There are Memorial Day cookouts. And there are Memorial Day sales – mattress, appliances and clothing, among others. But World War II veteran Dr. E. Bruce Heilman wants to make sure Americans know that barbecues and savings aren’t the reason behind Memorial Day.
Heilman – the chancellor of Richmond University in Virginia and a Legion Rider from Maj. Charles A. Ransom American Legion Post 186 in Midlothian, Va. – was the guest speaker at a Legion ceremony May 28 at Arlington National Cemetery. Heilman’s words preceded a wreath-laying ceremony at the Civil War Unknown Monument, where the remains of 2,111 soldiers gathered from the fields of Bull Run and the route to the Rappahannock now rest.
He spoke of the sacrifices of families who have lost loved ones while wearing the nation’s uniform. “All of us on Memorial Day need to understand that’s what it’s all about,” said the 89-year-old Heilman, who has rode on his motorcycle more than 12,000 miles across the country over the past two years to raise awareness for various military causes, including Gold Star families. “If I can leave that message in your mind, then Memorial Day will be more than hot dogs and marshmallows.”
Helping Heilman place the wreath were several Gold Star family members. One of them was Vietnam veteran Dan McLaughlin, a member of ALR Chapter 117 in Butler County, Pa. McLaughlin lost his son, Michael, during Operation Iraqi Freedom in 2006.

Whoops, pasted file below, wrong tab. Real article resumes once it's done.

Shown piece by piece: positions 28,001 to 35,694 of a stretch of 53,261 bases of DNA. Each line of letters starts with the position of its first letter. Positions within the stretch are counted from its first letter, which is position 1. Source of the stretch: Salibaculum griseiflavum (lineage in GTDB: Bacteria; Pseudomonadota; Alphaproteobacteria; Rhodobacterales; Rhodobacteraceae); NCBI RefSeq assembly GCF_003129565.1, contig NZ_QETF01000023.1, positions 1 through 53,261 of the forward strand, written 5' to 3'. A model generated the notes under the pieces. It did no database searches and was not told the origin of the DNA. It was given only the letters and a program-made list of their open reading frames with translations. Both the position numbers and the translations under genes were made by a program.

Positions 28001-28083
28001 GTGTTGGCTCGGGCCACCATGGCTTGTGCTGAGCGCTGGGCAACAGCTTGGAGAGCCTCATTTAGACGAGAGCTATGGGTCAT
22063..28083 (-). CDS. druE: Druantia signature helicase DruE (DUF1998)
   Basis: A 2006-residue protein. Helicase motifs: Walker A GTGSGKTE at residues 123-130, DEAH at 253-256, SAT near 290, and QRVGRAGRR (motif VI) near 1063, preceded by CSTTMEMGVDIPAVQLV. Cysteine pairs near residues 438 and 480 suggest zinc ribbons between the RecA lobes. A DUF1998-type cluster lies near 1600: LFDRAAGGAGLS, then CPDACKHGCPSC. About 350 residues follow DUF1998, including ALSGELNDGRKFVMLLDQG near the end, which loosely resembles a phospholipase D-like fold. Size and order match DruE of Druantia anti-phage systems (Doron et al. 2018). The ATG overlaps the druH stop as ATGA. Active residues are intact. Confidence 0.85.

“That touched me really deeply,” McLaughlin said of coming to Arlington National Cemetery. “It draws everything out of you. I’ve had the privilege and the honor of bringing a survivor of the Bataan Death March here and having him buried here. When you see Arlington, and you understand how many young men and women have given their lives … it has to touch your heart.”
Heilman praised the Gold Star families. “They represent the best of those who defend our freedom, the best of those who are willing to stand their ground in the military to preserve that which we all treasure – and again, that is our freedom,” he said. “We Americans are not willing to settle for less.”
More than 100 Legion Riders rode their motorcycles from Post 177 in Fairfax, Va., to Arlington, gathering outside the cemetery and walking behind two bagpipers to the Civil War Unknown Monument. Another two dozen Legion family members traveled by bus to participate in the event.